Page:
“$6 million. $6 million and $100 million is an even bigger number but that is essentially the cap on capital that can flow to 500 tribes. That ain’t a lot and so if you’re going to do it, let’s throw a few more million bucks in there. A million dollars is 20 more million, that’s better than what we’ve got. So if you’re going to make a policy change, do that at the very least. If you’re not willing to change the big picture issue on the trust land and stuff at least throw some money at the programs designed to help it.

The other issue that’s kind of a pet peeve of mine and a good friend of mine, Gavin Clarkson, is totally into this issue, is the IRS. I just don’t trust them. They’re up to something. There’s one IRS agent for every eight tribes that deal with, in that department right now just in case you’re curious. I wonder how many you would need to have that for every American or every company. So we’re probably the most, on a percentage basis or the number of companies involved, the most targeted entities out there. The IRS has really put a monkey wrench and the federal government has also put a monkey wrench in the tax exempt bond market. The tax exempt bond market is, it shouldn’t even be called that. It’s a joke. There’s no such thing and we don’t have taxes, right. So we can issue these tax exempt bonds if we have something to tie them to, casino money or something of this sort, but even that we’re restricted. They said there’s a law that says you have to do essential governmental functions. Now in the states and the counties and the cities, that can mean anything. It’s the most creative environment imaginable. For tribes it means very little. They can target you and limit you from doing things. But I’m going to make this point. Trust land means no taxes; it means that we have to go into business to make money to supplement the effects of trust land. We are forced to go into business to pay for our programs and to create jobs. So I would argue the logic that everything we do in business, and I don’t care if it’s casinos or not, is part of that ongoing obligation we have to create, to provide and that money is used to provide essential governmental services to our people. So there’s no reason that we should be, there’s no logical reason that we should be more restricted than states. In fact there’s much more reason that we should have a much more expansive environment than states. And so somebody needs to change that. It’s a couple of words in a law from the 1980s that are holding back millions of people in 500 tribes. If we want some policy changes, let’s take a shot at that one. I’ll get an eraser. Just hit delete on a couple of things. That’ll solve some problems to let the capital flow. If you’re not going to solve the trust land, then let’s do that. That can’t be that hard.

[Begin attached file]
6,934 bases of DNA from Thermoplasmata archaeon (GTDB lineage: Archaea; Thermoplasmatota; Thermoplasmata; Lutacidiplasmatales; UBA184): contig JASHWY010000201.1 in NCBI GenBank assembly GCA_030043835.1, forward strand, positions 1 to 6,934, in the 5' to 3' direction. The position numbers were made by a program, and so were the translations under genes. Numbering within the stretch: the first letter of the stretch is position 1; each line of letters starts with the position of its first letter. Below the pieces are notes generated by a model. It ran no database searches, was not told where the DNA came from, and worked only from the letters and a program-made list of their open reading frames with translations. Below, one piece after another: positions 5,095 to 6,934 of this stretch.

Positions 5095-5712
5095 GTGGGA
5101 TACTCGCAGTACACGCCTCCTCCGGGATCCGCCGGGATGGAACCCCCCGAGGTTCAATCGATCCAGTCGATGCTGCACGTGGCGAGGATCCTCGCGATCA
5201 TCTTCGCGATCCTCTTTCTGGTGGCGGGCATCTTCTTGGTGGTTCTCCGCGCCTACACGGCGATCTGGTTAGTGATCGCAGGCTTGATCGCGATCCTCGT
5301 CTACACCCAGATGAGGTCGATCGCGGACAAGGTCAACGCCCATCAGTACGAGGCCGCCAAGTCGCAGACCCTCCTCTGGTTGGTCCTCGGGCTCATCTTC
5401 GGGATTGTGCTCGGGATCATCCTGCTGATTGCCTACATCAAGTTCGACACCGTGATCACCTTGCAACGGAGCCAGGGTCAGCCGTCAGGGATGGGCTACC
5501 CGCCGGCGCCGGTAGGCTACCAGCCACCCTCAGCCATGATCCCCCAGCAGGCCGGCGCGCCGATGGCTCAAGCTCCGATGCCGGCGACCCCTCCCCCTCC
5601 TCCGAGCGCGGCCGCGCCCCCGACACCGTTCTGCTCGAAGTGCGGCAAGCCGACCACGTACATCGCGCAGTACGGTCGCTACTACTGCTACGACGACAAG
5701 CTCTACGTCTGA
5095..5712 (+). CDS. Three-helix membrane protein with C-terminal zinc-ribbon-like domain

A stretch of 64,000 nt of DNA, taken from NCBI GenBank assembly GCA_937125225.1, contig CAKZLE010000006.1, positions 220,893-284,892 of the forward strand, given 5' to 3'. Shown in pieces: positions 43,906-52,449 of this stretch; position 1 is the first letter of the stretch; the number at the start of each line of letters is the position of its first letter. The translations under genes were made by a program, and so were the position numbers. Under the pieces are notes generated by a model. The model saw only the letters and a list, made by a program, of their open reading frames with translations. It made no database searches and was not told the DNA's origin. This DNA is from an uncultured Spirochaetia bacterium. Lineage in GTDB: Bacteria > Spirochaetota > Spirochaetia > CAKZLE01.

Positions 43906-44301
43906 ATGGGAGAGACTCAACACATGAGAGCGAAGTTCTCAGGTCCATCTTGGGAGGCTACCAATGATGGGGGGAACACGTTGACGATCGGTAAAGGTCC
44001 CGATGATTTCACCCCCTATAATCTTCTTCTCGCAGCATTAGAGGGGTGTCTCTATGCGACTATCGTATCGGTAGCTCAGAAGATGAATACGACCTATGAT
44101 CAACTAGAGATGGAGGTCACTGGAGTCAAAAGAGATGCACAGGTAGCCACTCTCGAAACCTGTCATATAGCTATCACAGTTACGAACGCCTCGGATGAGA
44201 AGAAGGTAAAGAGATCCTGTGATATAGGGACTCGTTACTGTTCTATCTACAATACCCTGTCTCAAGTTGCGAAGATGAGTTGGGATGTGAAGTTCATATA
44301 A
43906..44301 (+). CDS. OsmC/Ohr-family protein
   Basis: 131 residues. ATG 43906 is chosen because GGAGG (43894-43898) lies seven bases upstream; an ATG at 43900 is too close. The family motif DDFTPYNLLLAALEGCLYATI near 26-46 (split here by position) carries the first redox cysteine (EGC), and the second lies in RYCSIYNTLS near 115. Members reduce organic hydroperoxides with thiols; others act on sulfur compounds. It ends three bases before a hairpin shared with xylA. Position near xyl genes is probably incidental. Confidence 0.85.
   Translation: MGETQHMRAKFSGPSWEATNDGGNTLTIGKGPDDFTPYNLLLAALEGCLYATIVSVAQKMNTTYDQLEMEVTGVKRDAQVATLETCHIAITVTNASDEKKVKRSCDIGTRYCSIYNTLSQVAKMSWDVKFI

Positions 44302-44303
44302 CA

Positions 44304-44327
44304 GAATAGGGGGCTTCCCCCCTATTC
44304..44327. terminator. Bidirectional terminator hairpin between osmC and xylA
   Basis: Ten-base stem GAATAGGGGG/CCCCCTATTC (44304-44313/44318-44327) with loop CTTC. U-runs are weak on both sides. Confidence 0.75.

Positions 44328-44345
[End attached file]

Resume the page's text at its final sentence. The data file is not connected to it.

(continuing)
Now remember I said I’d poo poo all that, after putting out these great ideas. Those are well known ideas. Those aren’t anything new. But I’m going to tell you something. The BI Loan Guarantee Program, the grant programs associated with tribes, all of the housing programs that we have to deal with, all those things that the feds can fund, those are side effects. Those are all side effects of other things that the government has done to us. Trust land put a lock down on housing so we have to have this Indian housing program. Trust land put a lock down on capital flow so we have the BI Loan Guarantee. Trust land meant no taxes so we have to go into business and face all these other, that’s why we’re in gaming. Now we’re doing too well at that apparently so it causes problems. But if everything that we’re asking these guys to do as the governmental body, from a policy standpoint, is tied to something they’ve done to us before, I’m just thinking logically perhaps it’s not the best way to approach it because they’re not the answer. They can help, they can tweak, maybe we can make a big picture change or suggestion that will help free up some of this capital but basically all they’re trying to do, they’re treading water. They’re on a tread mill, they’re not going anywhere. Maybe they can throw a little more resources at it in an environment where resources are becoming increasingly strict, especially in the war environment.